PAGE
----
Rockstar Energy Husqvarna's Stilez Robertson took control of the Pro Sport divisions this year at the 2020 Monster Energy AMA Amateur National Motocross Championship. After taking the first Open Pro Sport moto win, Robertson overcame adversity in the second Open Pro Sport moto on Thursday when a race official was standing in front of his gate just seconds before the start of the moto, motioning toward a rider that was asking for more time. As the card turned sideways, the official moved just in time as Robertson grabbed his clutch, kicked up into gear, and the gate dropped. He didn’t get the start he needed as Rock River Yamaha’s Mason Gonzales jumped out to another holeshot and began to run away.
This was actually the second time during the week where Robertson faced chaos on the start. He nearly holeshot the first 250 Pro Sport moto of the week, but as the pack pinched toward the inside of turn one, he caught his shifter on a bale and broke it. Stilez didn't want to make excuses and didn't tell anyone on the podium, after he had finished second to BarX Suzuki's Dilan Schwartz.
In this open moto, with the starting gate incident, Robertson regrouped and put in a great charge up to sixth by the end of the first lap. He eventually climbed up to second, but he ran out of time, as Gonzales barely held him off by 0.719 seconds.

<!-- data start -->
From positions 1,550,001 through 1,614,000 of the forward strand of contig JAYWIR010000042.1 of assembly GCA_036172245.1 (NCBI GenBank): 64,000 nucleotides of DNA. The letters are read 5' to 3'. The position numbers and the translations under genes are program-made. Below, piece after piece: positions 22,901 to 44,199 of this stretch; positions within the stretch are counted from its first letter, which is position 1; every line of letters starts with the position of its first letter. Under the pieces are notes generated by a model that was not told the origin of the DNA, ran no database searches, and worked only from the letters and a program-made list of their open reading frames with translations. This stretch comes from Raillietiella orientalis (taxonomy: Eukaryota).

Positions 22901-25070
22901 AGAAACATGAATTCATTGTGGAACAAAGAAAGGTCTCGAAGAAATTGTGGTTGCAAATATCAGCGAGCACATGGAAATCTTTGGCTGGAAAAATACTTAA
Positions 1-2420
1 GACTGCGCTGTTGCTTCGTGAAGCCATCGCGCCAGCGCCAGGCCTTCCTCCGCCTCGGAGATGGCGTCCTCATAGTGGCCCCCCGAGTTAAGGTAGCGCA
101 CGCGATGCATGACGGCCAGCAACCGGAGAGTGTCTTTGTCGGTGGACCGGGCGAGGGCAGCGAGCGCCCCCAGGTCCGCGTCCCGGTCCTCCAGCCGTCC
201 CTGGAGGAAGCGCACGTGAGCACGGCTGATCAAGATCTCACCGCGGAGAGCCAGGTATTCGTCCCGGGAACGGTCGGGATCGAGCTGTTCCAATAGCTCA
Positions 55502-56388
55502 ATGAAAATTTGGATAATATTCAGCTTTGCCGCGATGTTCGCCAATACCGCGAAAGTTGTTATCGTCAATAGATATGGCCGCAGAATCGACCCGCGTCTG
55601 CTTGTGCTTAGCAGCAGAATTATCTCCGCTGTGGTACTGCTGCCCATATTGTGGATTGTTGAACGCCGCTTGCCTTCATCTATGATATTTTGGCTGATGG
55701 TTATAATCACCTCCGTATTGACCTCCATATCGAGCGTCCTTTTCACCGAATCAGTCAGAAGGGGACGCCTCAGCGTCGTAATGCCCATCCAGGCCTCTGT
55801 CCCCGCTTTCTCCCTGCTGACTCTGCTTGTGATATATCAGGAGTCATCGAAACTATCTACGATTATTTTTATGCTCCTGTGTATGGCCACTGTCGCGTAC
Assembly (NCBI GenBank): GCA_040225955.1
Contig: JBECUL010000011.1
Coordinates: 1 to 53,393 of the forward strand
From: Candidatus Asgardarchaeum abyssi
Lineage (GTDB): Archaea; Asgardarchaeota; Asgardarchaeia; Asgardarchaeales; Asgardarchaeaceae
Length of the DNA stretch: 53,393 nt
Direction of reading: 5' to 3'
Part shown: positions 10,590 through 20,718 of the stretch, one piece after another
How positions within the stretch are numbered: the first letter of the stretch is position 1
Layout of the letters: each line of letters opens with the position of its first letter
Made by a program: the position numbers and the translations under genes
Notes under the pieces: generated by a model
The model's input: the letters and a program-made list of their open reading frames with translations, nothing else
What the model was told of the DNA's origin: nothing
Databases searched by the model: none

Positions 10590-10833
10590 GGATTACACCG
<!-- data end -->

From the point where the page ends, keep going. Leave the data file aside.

It turns out the only motos Robertson didn't win where the ones with starting issues (broken shifter in one, weird gate drop in the other). On Friday, Robertson got off to a better start in the final 250 Pro Sport moto, where he took the checkered flag. After going 2-1-1 in the 250 Pro Sport class for the overall and finishing his photos and podium speech, the Husqvarna squad showed Robertson his pro license and told him he would be racing next weekend’s first ever Loretta Lynn National, the first round of the Lucas Oil AMA Pro Motocross Championship.
But his work this week at the Ranch was not done just yet.
The final Open Pro Sport moto still loomed, with a showdown between Robertson and Gonzales. Gonzales had been a holeshot master all week, but this time he started behind Robertson. Motivated with a title in his sights, Gonzales got on the move. The title rivals entered the Ten Commandments side-by-side on the first lap and whoever would come out clean would have the lead. Robertson had the inside of the turn coming in as Gonzales shot wide but Gonzales came out with the lead after Robterson bobbled. Gonzales then put about a second or two on Robertson by the end of lap two. In a pressure moto, he was putting in his best work
Robertson put in another charge. On the third lap, Robertson caught up to Gonzales’ rear fender but a few sketchy moments—including jumping wide on an inside roller in a turn that caused him to miss the turn—gave Gonzales a gap. Gonzales had a few slip ups of his own and the gap lessened as Robertson closed back in. These young talents were pushing to their limits, and then Robertson made a pass for the lead on the fourth lap and never looked back, putting in the fastest lap time of the moto in on the seventh lap: a 1:50.664. The most impressive part of his ride in the final moto of his amateur career? Catching Gonzales, who was on a Yamaha YZ450F, while on an FC 250—for the overall.
Rockstar Energy Husqvarna’s Stilez Robertson finished 2-1-1 for first overall in the 250 Pro Sport at @lorettalynnmx, then the team announced he will compete in the first ever @promotocross Loretta Lynn National next weekend. #ProMotocross#Motocross#LetsTakeItOutside— Mitch Kendra (@mitch_kendra) August 7, 2020